Friday, November 25, 2011

Are Christian Groups and Organizations Churches?

In the current issue of catapult, the online journal of *cino, editor Kirstin Vander Giessen-Reitsma offers a thoughtful commentary on the relationship of *cino to the church. To her comments, I would like to add my own:

I think part of the difficulty in understanding what church is and what it isn’t and what it does and what it doesn’t do comes from the tendency of Christians to confuse two things. I don’t think *cino is doing that, but I think it's helpful to make some clear distinctions.

First, believers often don’t distinguish on the one hand between the church as a whole (ie the organic church or the Body of Christ) and on the other hand the institutional church. I presume most readers of catapult are Christians. As such they are members of the Body of Christ or the church universal. In that sense, *cino and catapult are part of the church because they are expressions of the work of the Body of Christ and serve His people. However, many of these same Christians attend “church.” Used in this way, this term refers to the institutional church, the structure in which local congregations exist and provide a place where Christians gather to worship and be fed through the preaching of the Word and the celebratio of the sacraments. So Christians working together (and separately) are always doing the work of the church while they also form local, regional, and national organizations that constitute the institutional church

The second difficulty comes because when Christians gather in these various ‘non-church” institutions but run by Christians and for Christians, those institutions begin to serve church (institutional)-like functions, where folks gather for Bible study, prayer time, etc. In parallel to that, many institutional churches or congregations become passionate about certain Kingdom needs and develop ministries such as schools, day care, meeting the needs of the hungry, and so forth. In both cases they blur the lines between these different institutions and confuse the work of each.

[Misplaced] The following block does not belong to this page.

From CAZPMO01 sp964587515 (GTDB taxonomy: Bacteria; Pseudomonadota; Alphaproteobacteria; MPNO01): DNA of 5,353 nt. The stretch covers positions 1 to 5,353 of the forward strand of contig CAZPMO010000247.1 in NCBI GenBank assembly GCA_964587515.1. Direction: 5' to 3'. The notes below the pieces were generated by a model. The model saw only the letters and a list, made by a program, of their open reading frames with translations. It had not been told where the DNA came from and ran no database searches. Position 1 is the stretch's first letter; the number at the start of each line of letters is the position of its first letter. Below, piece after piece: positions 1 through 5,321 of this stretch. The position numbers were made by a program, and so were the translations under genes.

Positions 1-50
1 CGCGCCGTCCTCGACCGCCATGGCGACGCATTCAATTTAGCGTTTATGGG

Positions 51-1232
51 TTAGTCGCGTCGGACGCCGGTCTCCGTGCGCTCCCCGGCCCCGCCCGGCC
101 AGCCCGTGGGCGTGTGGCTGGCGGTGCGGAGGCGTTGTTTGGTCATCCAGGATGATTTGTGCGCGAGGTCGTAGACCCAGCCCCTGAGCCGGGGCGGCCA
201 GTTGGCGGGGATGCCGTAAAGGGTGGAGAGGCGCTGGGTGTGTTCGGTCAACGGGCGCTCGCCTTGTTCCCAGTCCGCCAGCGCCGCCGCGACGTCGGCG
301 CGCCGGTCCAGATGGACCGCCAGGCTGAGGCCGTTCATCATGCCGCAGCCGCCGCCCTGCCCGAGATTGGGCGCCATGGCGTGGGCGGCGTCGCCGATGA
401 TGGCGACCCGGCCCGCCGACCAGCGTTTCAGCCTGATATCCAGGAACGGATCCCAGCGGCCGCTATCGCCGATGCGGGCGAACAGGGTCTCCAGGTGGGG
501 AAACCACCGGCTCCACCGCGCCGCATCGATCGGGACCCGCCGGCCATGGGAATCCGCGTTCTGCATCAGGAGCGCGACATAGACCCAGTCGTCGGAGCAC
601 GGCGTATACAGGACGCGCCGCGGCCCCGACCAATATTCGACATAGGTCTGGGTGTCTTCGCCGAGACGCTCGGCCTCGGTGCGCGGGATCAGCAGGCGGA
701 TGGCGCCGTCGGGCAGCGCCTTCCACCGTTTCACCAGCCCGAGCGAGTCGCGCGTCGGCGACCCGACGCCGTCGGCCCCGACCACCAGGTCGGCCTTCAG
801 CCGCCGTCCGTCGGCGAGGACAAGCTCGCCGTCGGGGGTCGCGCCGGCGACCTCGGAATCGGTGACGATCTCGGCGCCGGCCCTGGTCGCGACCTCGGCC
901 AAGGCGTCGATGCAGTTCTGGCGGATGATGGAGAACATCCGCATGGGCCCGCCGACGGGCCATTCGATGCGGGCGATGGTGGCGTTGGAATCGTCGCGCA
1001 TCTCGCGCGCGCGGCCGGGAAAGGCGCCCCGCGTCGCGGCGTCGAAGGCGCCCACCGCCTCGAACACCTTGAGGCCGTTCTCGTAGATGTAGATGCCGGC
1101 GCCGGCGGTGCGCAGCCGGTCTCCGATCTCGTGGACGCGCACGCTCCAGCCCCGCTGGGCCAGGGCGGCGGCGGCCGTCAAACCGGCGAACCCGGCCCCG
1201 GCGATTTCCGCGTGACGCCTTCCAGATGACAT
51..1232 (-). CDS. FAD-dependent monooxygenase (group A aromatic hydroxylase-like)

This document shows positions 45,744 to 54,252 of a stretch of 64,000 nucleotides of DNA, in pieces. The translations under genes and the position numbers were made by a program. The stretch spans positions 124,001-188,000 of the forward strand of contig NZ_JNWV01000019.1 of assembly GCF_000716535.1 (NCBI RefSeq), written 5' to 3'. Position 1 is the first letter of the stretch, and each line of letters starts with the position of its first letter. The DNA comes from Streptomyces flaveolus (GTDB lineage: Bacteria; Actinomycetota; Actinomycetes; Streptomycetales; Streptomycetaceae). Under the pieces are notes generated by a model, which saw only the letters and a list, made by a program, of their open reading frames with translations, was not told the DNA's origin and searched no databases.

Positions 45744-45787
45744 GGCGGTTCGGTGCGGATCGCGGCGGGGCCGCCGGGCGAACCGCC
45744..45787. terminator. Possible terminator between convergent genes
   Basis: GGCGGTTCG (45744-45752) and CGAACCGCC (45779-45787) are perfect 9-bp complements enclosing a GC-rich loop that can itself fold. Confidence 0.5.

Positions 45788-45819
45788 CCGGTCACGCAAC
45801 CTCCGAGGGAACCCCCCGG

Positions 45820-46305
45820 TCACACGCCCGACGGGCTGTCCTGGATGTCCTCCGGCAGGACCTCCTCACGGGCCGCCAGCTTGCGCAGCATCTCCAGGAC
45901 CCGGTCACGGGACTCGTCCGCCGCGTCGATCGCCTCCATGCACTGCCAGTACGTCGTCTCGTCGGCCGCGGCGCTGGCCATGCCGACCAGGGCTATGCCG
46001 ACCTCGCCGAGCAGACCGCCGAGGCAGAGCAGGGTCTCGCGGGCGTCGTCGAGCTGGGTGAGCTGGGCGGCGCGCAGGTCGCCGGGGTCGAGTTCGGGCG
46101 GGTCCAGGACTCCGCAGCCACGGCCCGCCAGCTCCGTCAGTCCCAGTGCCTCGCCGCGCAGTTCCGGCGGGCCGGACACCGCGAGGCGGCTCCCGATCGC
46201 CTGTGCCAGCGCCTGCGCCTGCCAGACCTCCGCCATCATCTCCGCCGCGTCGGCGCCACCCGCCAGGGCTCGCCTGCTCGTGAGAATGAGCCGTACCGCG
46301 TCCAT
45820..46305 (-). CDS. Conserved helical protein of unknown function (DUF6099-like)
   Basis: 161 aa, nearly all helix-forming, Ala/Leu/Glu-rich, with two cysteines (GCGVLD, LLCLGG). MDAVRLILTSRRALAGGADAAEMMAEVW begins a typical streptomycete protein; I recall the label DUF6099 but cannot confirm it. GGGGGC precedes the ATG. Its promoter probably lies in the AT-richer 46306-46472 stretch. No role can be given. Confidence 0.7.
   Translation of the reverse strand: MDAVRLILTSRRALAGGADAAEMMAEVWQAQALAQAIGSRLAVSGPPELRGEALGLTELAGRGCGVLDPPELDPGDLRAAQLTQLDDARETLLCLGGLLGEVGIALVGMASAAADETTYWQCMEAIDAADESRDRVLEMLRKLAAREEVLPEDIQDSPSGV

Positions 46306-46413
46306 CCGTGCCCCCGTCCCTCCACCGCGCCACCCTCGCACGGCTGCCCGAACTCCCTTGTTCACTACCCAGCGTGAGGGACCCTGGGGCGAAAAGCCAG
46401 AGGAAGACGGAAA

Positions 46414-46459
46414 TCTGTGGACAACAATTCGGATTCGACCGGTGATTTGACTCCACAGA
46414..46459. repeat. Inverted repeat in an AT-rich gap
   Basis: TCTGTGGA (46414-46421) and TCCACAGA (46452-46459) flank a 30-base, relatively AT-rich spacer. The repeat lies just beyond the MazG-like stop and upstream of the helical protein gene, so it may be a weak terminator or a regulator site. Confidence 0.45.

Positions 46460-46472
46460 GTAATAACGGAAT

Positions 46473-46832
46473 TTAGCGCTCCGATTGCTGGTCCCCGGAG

I would argue that the church universal would be well served if the institutional church would stay focused on the immediate task of providing a place for public worship and equipping Christians to serve the Kingdom through the preaching of the Word and the faithful celebration of the sacraments and, perhaps, Sunday-school-like training for children and adults alike. At the same time, those in a local church body who see a need such as developing a Christian political organization, creating a shelter for battered women, and so forth, should establish separate Christian institutions with the sole purpose of meeting those needs.

*Cino does this well, I think, in creating a structure, as Vander Giessen-Reitsma puts it, “to feed the hunger for robust, intellectual, artistic faith practice.” What the church universal needs, then, are more congregations who have a broad Kingdom vision to train, support, and encourage the faithful in Kingdom service without undertaking too much work that is not immediately the task of the institutional church but without, on the other side, becoming narrowly pietistic in their outlook just because these congregations don’t take direct responsibility for the various activities local church members are involved in. Meanwhile, Christians should actively participate in institutions established to advance the God's Kingdom in all areas of life and human experience.


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